This would be one issue if schools were slightly above the 85% metric and were not anticipated to grow much larger. However, this is exactly the opposite of what is happening. In only six years, many of these schools and others have seen double-digit growth. A handful of these, such as Stanton and Arthur, grew due to enlarged catchment areas. However, most of these schools saw no change in their catchment size between 2009 to 2015:

  • Arthur - 28% Growth;
  • Bache-Martin - 15% Growth;
  • Greenfield - 23% Growth;
  • Jackson - 67% Growth;
  • Kirkbride - 43% Growth;
  • McCall - 44% Growth;
  • Meredith - 25% Growth;
  • Nebinger - 41% Growth;
  • Southwark - 40% Growth;
  • Stanton - 57% Growth;
  • Waring - 32% Growth;
  • Ludlow - 21% Growth;
  • Vare - 16% Growth;
  • Powel - 22% Growth.

Given these significant growth numbers, it is anticipated that those that do not currently exceed capacity may soon exceed capacity. Those schools that already exceed capacity are very likely to see continued expansion pressure, pushing these schools to the limit.

It appears that the SDP was not prepared for this, even as recently as the 2011 Facility Master Plan:

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The Facilities Master Plan devotes much of its pages to reducing seats, not expanding seats and indeed, many of the catchments that we discussed show a reduction in school age children or minimal growth.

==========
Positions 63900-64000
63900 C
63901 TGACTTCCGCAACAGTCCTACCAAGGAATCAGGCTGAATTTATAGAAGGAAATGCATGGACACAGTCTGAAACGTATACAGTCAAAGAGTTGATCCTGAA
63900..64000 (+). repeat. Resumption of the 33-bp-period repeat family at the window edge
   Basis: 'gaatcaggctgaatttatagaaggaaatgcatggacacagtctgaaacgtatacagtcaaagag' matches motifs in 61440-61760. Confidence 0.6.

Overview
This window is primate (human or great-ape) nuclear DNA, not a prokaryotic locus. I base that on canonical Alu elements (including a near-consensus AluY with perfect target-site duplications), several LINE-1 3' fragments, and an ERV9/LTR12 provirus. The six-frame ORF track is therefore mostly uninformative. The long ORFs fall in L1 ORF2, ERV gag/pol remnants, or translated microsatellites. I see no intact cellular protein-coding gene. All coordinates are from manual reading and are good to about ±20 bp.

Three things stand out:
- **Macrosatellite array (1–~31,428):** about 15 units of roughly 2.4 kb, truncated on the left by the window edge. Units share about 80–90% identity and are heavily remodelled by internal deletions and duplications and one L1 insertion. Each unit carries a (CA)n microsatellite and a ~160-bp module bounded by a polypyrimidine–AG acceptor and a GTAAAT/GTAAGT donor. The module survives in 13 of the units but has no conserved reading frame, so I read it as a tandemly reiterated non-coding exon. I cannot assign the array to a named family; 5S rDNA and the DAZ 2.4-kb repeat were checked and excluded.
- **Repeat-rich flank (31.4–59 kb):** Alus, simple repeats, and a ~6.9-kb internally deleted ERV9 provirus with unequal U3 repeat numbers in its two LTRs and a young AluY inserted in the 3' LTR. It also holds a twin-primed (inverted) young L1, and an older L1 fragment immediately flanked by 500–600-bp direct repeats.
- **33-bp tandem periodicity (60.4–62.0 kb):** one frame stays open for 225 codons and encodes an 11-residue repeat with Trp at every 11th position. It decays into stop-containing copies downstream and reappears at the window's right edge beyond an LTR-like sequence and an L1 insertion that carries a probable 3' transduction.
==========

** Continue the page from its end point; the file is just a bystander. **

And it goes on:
In contrast to the Facility Master Plan, I've created a Fusion Table showing the percentage growth in these Center City schools: 

Several questions come to mind given the current utilization numbers, six year growth, and anticipated growth:

  • How can Mayor Kenney's plans for Community Schools and Universal Pre-K happen in a school that is over capacity? If there is literally no extra room, how are these programs possible?
  • What is the District's short term and long term plan for these schools? Temporary pods may be a quick fix, but ultimately, a long term solution must be identified. One no-cost solution may be adjusting catchment boundaries so that surrounding under capacity neighborhood schools could balance the numbers out (Full disclosure: My neighborhood school is under capacity and I would gladly accept more students [as long as the resources come as well])
  • What is the District doing to adequately project school capacity and find solutions for pending problems right now? If catchment boundaries will change, it is imperative that this is communicated years in advance. Parents are paying a premium to buy in school catchments, under the assumption that these boundaries will remain fixed. If these boundaries will not remain fixed, there must be a clear transition plan laid out in advance and communicated to all stakeholders. Failing to do so jeopardizes the ability for these capacity problems to be solved.

Given the lack of communication in the school closure process, it concerns me how the SDP is going to handle this. Given the lack of projection to identify capacity issues in previous SDP documents and no public discussion that I am aware of, I am concerned that the SDP is not ready as more schools go over capacity and literally run out of room. It is my hope that this can start to move the conversation forward and decisions are made to address this looming problem right now.